While it's not encouraging that the bullpen trio of Javy Lopez, David Aardsma, and Manny Delcarmen combined to give up seven earned runs in two innings (a combined raging 31.50 ERA for those three pitchers in that two innings), it was good to see Hideki Okajima come in and put out the fire - stem the bleeding so to speak.

Other game observations...

David Ortiz looked like his wrist isn't bothering him so much right now. He had two home runs (in the first inning), one wrapped around the Pesky Pole, one to dead center, and a ground rule double to the triangle in center. For the game he was 3 for 4 with four runs scored and six RBI's.

In the bottom of the eighth, with two outs, the game tied at 16 and Dustin Pedroia on, Texas manager Ron Washington chose to intentionally walk David Ortiz (batting .260 this year) to get to Kevin Youkilis - the same Kevin Youkilis that is second on the team with a .316 batting average, leads the team in home runs with 22 (21 before his final at bat last night), and RBI's with 81.

To that point in the game Youkilis was 1 for 4 (home run) with two strikeouts and two RBI's. Youk, about due for another hit, made Washington pay for his choice, hitting a three run shot that cleared the Monster where the Wall meets the centerfield triangle. To borrow from Bull Durham - anything hit that far oughta have a stewardess.

Other positives include the fact that knuckleballer Charlie Zink pitched reasonably well into the fifth inning against a heavy hitting Texas lineup before the wheels fell off. I'll generally take four-plus innings from someone who never had a major league start before.

JD Drew continues to have a strong season with two hits, an RBI and three runs scored. Jason Bay continues to justify the trade with another RBI as he continues to hit over .300. But it's the middle infield that's tearing it up.

Jed Lowrie continues to make Theo Epstein's choice to give Julio Lugo a three year deal look foolish as he had another two hits, another two RBI's, and a run scored. His battery-mate at second, Dustin Pedroia is the Mighty-Mite, the Mini-Monster, He's become the Red Sox toughest out. For the game he was 5 for 6 with five runs scored and two batted in - including the RBI that tied the ballgame.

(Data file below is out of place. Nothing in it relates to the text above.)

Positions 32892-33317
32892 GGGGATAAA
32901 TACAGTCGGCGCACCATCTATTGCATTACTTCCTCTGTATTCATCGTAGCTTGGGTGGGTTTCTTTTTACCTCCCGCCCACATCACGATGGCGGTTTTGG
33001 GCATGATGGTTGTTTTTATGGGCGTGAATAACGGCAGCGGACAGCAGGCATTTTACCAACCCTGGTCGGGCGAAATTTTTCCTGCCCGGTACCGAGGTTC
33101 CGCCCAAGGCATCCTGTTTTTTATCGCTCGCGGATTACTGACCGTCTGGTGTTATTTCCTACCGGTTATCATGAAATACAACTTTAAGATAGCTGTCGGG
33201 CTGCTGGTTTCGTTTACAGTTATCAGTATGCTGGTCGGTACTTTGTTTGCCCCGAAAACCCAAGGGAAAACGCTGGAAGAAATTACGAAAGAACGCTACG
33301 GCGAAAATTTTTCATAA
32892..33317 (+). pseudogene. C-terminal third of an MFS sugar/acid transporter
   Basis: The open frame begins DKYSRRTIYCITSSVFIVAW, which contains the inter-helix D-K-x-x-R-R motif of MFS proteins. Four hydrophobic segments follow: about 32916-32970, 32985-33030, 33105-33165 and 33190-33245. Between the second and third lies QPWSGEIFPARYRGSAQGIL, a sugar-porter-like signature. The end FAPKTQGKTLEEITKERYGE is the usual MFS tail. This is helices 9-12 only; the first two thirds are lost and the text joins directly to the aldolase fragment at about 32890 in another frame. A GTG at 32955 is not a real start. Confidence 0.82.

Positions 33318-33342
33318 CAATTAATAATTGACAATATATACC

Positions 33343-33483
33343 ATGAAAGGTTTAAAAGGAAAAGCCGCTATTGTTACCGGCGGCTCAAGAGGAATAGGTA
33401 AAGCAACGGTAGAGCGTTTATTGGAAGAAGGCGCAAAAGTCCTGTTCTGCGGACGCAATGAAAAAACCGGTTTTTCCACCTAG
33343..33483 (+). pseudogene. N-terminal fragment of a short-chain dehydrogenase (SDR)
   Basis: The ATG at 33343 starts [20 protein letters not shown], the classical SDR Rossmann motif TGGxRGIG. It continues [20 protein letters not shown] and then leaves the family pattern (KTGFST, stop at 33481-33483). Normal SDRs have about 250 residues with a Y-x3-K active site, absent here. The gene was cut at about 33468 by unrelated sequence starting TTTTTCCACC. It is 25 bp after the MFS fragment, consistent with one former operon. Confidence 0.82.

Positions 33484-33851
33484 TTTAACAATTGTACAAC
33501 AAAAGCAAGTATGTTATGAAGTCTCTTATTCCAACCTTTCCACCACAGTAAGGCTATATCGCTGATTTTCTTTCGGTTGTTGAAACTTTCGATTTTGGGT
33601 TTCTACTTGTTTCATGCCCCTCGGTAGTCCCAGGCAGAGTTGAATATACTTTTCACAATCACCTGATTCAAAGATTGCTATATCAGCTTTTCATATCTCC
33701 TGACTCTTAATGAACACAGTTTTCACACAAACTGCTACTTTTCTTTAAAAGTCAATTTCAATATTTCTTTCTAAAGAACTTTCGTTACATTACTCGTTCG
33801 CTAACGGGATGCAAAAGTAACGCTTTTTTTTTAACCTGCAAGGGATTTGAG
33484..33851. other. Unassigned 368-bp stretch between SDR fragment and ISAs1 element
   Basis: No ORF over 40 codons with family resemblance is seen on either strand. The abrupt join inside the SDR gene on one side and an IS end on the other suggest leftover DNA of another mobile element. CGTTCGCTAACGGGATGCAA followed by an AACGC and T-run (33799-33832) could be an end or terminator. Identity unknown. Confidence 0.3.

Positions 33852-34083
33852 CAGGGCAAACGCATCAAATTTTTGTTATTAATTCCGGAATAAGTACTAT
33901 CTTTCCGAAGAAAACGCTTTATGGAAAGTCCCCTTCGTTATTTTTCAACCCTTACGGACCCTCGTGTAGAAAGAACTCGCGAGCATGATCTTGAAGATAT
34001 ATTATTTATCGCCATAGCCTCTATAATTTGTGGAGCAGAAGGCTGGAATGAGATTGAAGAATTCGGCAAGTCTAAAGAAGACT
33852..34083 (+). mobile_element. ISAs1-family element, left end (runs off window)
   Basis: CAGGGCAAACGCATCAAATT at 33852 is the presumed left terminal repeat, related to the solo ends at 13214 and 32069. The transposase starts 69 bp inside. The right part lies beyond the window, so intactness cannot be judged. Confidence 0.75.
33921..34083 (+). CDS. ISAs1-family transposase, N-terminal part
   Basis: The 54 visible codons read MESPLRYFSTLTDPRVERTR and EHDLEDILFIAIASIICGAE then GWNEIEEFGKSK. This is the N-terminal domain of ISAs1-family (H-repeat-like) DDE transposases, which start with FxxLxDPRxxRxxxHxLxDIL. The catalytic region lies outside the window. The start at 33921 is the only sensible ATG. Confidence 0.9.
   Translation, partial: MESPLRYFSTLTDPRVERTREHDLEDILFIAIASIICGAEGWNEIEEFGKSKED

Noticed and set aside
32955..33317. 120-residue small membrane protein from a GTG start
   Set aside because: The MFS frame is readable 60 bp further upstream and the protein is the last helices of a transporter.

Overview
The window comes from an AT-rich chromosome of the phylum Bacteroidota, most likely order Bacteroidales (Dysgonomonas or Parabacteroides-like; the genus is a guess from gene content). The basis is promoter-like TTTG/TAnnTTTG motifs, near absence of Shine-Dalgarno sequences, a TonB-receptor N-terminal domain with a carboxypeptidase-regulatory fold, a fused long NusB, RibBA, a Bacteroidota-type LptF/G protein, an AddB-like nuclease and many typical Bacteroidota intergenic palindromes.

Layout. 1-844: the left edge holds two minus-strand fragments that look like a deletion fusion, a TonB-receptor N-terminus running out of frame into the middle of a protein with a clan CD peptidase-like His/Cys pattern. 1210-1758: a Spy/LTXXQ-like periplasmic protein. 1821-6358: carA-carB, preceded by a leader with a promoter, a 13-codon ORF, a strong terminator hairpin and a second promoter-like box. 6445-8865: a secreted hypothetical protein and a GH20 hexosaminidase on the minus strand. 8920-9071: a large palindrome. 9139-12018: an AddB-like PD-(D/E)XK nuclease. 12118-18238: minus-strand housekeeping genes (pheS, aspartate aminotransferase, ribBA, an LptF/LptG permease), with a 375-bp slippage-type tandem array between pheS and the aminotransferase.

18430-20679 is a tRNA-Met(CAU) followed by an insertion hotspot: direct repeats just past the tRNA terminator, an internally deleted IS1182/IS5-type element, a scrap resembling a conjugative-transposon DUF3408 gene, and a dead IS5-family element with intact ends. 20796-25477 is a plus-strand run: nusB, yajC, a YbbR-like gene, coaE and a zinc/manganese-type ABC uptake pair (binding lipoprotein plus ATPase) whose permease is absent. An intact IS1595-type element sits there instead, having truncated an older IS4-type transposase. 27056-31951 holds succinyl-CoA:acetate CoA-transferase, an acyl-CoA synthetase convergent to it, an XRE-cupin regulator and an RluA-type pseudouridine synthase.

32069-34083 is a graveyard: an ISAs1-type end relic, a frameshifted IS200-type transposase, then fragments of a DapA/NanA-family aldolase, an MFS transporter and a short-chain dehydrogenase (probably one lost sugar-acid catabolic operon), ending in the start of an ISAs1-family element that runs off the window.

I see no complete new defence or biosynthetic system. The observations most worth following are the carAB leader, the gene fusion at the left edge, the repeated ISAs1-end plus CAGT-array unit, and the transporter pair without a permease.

Lester goes next, then Matsuzaka, and Beckett likely followed by new acquisition Paul Byrd. Byrd should make things interesting at the back end of the rotation.

Tuesday, August 12, 2008

The time is now, and other thoughts...

The Rays are getting dinged up - Evan Longoria and Carl Crawford, the team's two biggest offensive threats just went on the DL. Crawford is likely done for the year, and, with a broken wrist, it would be surprising to see Longoria back before the middle of September. The Red Sox, meanwhile, just finished a 4-3 road trip, winning two of three against the bottom of the barrel Royals, and taking two of four from the wild card hopeful White Sox.

What should be encouraging is that the Sox outscored their two opponents 38 - 22. Their big issue on the road this year has been scoring runs.

Jed Lowrie is making if very difficult for the Sox brass to justify keeping Julio Lugo. In fewer than half the at bats, Lowrie is on pace to have 105 RBI's over the course of a 500 at bat season. Lugo is on pace for 42 over the same number of at bats. Add to that the fact that Lugo leads the team with 16 errors, six more than Mike Lowell in only 11 more total chances, and eleven more than fellow middle infielder Dustin Pedroia (in 256 fewer chances than Pedroia), Lugo may have played his way into being a very expensive back up.

On a separate note -

This weekend I finally got to see the Pats-Ravens pre-season game, and here are some of the thoughts regarding that...

Matt Cassel didn't look as bad as his stats line. He wasn't good, but he had at least two completions dropped on him. If he doesn't improve, in over the next couple of games, I think he's gone by opening day.

The Pats brain-trust needs to hope that Brady doesn't sustain any major injuries.

More than Cassel, Chad Jackson has to perform. Jackson was outperformed by Matt Slater, CJ Jones, and even safety Ray Ventrone at the wide-out position.

I don't know that the Ventrone experiment is going to land him on the roster or not, but it's going to be fun to watch during the pre-season.

The team's young linebackers looked good - Jerrod Mayo had a great hit, standing up and stopping the Ravens running back at the line of scrimmage, Shawn Crable was very active, and even Pierre Woods, who really needs to show improvement this year, looked good coming off the edge. If I were to base the linebackers on what I saw in that game, all three of those guys are making the final roster.

Lamont Jordan looked good, but it was mostly against competition that he should look good against. I would like to see more of him against the first and second stringers.

I would like to see less of Billy Yates pretending to be a turnstile at right guard.

I would like to see better pressure from the front four on defense.